It’s Wednesday and that means it’s time for the latest round of discussion in the Mistborn Read-Along. We’re reading the first installment in Brian Sanderson’s epic fantasy series. The read-along is organized by Carl over at Stainless Steel Droppings and this week’s questions are courtesy of Grace at Books Without Any Pictures. If you want to participate or see other responses to the questions, drop by either or both of their blogs. And while you’re there, thank them for doing this for us!
This week, we’re looking at chapters 16-25. Things are starting to heat up!
And now, onto the questions….
1. During the past week there’s been a lot of speculation as to the quotes at the beginning of each chapter. Now that we finally know the answer, does it change anyone’s opinions of the Lord Ruler?
The quotes give a different perspective on the Lord Ruler and it makes me curious about his history a bit more. How did he go from the person who can write these passages that start each chapter to the ruler that people want to overthrow? It also makes me think that if this story were told from the point of view of the Lord Ruler, would be rooting against Vin and Kelsier. OK, probably not. But it does make the Lord Ruler a lot more interesting because in his mind, he’s probably the hero of the piece. And the best villains always think they’re the heroes of the story, even if they’re not.
2. What did you think of Elend’s group of subversive nobles? Do you think that Kelsier is right to dismiss people who could be potential allies, or is this another case of his anti-nobility biases showing?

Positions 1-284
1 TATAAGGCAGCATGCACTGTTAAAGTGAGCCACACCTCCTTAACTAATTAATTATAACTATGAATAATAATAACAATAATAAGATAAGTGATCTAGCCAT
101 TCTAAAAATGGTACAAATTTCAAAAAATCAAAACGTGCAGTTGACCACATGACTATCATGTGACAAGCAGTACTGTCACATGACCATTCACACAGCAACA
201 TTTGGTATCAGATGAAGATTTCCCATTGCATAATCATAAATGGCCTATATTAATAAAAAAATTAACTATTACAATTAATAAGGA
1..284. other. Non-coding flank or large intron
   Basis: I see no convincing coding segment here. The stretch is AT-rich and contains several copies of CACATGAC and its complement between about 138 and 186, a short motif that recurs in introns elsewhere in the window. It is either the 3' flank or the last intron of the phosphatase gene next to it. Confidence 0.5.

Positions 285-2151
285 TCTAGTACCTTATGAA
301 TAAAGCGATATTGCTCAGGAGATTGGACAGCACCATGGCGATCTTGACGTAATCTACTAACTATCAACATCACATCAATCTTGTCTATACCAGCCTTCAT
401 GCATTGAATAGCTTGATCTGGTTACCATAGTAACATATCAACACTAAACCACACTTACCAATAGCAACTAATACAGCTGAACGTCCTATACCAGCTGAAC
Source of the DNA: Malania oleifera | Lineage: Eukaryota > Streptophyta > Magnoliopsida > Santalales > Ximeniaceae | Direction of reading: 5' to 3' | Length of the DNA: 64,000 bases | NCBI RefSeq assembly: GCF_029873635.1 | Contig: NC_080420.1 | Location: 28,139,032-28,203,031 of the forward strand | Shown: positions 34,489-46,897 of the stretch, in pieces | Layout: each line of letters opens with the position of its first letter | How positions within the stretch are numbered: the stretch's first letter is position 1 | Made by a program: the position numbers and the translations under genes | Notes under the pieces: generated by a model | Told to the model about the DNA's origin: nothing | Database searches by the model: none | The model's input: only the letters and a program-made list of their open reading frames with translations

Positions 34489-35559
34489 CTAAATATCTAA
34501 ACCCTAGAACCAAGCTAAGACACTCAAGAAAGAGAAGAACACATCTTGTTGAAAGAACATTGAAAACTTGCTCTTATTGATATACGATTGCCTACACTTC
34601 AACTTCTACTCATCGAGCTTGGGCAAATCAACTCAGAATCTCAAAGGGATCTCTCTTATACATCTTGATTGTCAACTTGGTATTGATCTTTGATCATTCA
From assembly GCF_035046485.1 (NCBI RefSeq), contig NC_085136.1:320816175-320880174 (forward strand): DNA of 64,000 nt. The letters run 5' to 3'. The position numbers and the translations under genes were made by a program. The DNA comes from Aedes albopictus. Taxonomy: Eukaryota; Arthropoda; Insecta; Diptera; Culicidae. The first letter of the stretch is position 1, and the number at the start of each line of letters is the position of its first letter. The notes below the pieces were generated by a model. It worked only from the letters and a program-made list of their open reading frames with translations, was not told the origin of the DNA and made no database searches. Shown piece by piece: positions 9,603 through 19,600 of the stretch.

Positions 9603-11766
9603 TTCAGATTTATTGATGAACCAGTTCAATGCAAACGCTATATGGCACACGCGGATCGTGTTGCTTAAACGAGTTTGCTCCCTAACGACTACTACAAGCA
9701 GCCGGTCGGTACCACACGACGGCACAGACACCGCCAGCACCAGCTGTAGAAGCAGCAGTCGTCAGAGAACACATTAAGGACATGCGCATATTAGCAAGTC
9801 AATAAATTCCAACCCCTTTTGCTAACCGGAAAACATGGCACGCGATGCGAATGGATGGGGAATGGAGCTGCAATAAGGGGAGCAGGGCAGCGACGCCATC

There’s the old saying that the enemy of my enemy is my friend and I keep wondering if Kelsier might not want to take heed of that. Given the dollops we’re given about Kelsier’s history, I can see why he wouldn’t be running to embrace the nobles and why he’s wary of Vin’s possible growing feelings for Elend. But it still strikes me as a bit short sighted and arrogant of Kelsier to not at least consider a tentative alliance with Elend and his band of nobles. Of course, part of it could be that Elend and his nobles are treating this rebellion as an intellectual exercise and they might wilt if the rubber were ever to hit the road in terms of a rebellion. And that could be part of Kelsier’s thinking here.
3. What’s your favorite part of the book so far?
I’m fascinated by the magical system Sanderson has created for the book. As I said in week one, I am not a fan of a magical system that is the easy way out for the writer. (Going to a Doctor Who example, how the sonic screwdriver and K-9 got to be during the Tom Baker era of the show). I like that it has limitations, that not everyone has the same access to it and that there are consequences to using it.
4. Now that Kelsier’s plan has hit some major stumbling blocks, what do you think will happen next? Do you think he can still succeed in defeating the Lord Ruler?
I think the plan can still succeed, but in the next few chapters we’ll find out just how good a strategist and leader Kelsier really is. Can he adapt to the circumstances and stumbling blocks being thrown in his path? Can he overcome them? If he can, he still has a good chance to succeed. If he can’t, well, he’s pretty much up the creek without any form of propulsion as are the rest of those who choose to follow him.
The big issue is that Kelsier created unrealistic expectations among those who followed him. He seemed too eager to be considered larger than life before he’d had a success or two. (And even the success he’s had here, while considered a win by some, isn’t really). I have a feeling this may come back to bite him.
Bonus: For anyone who has read “The Way of Kings,” were you surprised at all to see Hoid pop up? What do you think of his role here?
Not read it yet. But it’s sitting on my to be read pile. Someday….someday…